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DR. JERRY WILSON


Here are some interesting questions on the differences between terms you may have wondered about.

Q:What is the difference between a state and a commonwealth?

R: Commonwealth is an old term referring to an organized political community. It served as the name of Great Britain during the reign of Cromwell, and probably most commonly we hear about the British Commonwealth (of Nations). As Britain’s colonies gained independence, they evolved into a free association of equal partners – a commonwealth.

In modern usage, it has come to mean the same as a state. In fact, we have four commonwealths in the United States. Can you name them? This is the official name of the commonwealths of Kentucky, Massachusetts, Pennsylvania and Virginia.

Q: What’s the difference between an animal and a mammal?

R: Well, a mammal is an animal, but let’s get a distinction. An animal is any living organism other than a plant, bacterium, fungus, virus or single-cell organism – so that makes us animals. Animals that have no backbone or spinal column are called invertebrates, such as insects and shrimp. Animals with a backbone are called vertebrates, of which there are five classes: fish; amphibians (frogs, salamanders, etc.); reptiles (snakes, lizards, turtles, etc.); birds; and mammals. Fish, amphibians and reptiles are cold-blooded, whereas birds and mammals are warm-blooded.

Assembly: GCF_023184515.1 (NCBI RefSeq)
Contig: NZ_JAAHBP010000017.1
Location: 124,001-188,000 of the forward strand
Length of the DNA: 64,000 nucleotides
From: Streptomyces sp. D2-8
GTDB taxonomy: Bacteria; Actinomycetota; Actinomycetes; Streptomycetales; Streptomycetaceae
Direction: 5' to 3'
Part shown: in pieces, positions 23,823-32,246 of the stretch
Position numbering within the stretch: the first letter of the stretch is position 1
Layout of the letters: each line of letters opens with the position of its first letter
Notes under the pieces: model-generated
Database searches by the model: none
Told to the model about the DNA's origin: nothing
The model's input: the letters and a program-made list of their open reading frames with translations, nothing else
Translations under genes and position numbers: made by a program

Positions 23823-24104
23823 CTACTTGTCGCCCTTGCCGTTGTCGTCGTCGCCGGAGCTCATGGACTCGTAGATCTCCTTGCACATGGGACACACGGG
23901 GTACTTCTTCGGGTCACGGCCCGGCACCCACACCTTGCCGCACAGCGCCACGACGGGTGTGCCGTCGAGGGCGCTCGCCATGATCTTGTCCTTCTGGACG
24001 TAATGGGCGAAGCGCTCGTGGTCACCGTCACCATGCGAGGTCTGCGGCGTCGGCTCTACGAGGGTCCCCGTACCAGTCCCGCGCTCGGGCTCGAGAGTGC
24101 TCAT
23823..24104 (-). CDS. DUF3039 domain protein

Humans fall into the category of mammals. Mammals are the highest class of vertebrates and feed their offspring with milk. Also, instead of producing their young from eggs like other vertebrates, most mammals have live births. There are two exceptions: the platypus and the spiny anteater, both mammals, lay eggs.

Q: What is the difference between a woodchuck and a groundhog?

R: A marmot is the name for a group of large, gnawing squirrels. One species in North America is called either a woodchuck or a groundhog. There is no difference, except on Feb. 2 – ever hear of Woodchuck Day?

C.P.S. (Curious Postscript): “Do right. Do your best. Treat others as you want to be treated.” – Lou Holtz

Curious about something? Send your questions to Dr. Jerry D. Wilson, College of Science and Mathematics, Lander University, Greenwood, SC 29649, or e-mail jerry@curiosity-corner.net. Selected questions will appear in the Curiosity Corner. For Curiosity Corner background, go to www.curiosity-corner.net.